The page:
I never really considered myself as a writer. I was always more interested in science than languages, but after I began working I used writing as a creative outlet. During my university years I worked with people who suffered from disabilities, which gave me some insight into the effect it had on their loved ones. Writing this book has been completely out of my comfort zone, not only because I never considered myself as a writer, but because I knew very little about human rehabilitation post spinal trauma (or rap music for that matter). I thoroughly enjoyed researching the topics of this book, and feel liberated through the process. I was inspired to start writing due to a pay discrepancy disagreement at my work as well as recent deaths of wealthy celebrities. I loved reading books like The Alchemist by Paulo Coelho and The Secret by Rhonda Byrne, which I find hugely inspirational. I hope that by writing the type of novel that I would like to read, I managed to relay an overall message of there being a higher purpose in life.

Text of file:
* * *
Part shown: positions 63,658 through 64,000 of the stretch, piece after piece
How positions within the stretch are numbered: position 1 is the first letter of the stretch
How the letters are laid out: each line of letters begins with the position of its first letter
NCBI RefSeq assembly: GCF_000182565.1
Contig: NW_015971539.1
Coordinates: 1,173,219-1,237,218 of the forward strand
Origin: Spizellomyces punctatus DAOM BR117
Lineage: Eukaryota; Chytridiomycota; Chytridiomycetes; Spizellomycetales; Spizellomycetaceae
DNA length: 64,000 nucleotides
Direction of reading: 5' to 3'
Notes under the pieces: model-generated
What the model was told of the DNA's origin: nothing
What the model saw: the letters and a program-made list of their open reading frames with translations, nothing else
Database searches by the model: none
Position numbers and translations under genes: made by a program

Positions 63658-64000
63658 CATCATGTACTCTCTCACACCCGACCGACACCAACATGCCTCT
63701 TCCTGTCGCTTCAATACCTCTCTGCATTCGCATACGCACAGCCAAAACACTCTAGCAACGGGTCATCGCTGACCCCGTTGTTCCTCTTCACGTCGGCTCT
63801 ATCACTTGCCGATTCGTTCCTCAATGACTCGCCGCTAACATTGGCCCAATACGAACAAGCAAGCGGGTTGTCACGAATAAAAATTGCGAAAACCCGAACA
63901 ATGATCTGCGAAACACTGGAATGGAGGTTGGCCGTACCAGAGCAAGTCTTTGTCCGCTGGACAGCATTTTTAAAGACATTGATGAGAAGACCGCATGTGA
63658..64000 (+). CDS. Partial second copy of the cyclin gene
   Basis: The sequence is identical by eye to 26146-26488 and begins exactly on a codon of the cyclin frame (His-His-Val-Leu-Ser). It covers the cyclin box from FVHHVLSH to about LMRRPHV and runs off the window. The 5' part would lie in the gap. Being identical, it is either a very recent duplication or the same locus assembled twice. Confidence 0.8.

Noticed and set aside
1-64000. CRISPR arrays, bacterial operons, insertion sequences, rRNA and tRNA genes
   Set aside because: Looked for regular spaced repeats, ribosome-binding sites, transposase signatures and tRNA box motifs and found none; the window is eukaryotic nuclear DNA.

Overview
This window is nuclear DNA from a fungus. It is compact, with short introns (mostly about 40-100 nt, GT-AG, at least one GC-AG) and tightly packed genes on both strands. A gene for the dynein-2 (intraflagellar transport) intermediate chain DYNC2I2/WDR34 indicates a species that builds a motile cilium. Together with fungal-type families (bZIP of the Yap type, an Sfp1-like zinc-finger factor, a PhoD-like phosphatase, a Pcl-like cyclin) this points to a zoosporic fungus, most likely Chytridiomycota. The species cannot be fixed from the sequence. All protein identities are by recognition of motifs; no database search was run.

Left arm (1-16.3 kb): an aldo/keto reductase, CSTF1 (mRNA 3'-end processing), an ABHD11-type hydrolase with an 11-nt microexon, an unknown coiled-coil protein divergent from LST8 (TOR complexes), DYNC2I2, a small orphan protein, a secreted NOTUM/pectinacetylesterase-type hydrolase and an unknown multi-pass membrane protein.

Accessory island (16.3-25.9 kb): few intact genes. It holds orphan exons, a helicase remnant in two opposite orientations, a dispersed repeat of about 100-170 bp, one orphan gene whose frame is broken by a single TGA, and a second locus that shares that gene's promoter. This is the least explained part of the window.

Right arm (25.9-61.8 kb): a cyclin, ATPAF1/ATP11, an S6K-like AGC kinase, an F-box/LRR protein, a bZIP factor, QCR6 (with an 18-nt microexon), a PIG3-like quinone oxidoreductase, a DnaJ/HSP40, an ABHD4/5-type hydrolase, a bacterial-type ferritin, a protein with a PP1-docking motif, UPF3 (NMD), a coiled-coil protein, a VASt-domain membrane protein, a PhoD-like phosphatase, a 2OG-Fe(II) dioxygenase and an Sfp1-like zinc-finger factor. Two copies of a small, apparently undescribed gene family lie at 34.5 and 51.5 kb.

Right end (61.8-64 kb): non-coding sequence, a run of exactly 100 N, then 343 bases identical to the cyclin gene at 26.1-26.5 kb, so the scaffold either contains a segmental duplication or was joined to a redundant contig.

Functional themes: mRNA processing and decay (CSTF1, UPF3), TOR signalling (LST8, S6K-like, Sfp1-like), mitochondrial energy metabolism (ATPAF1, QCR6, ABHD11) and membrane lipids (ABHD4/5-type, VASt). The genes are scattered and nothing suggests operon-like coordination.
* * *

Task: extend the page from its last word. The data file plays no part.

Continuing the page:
The story I have written entails topical political concepts (including conscious capitalism, equality and animal welfare), dealing with acquired paraplegia, the power of the mind as well as scenes of a sexual nature.

Debating current affairs, perhaps controversially at times, plays a vital role in this novel. I hope that the story teaches us not to show prejudice, not only towards people in wheelchairs, but people who portray a certain image through their appearance. I feel that talking about people with disabilities, especially about their sex lives is often a taboo subject, and I hope that this book will spark a more open debate. I also want to highlight the importance of having a well balanced life. One in which we are not obsessed that money is the sole answer to happiness.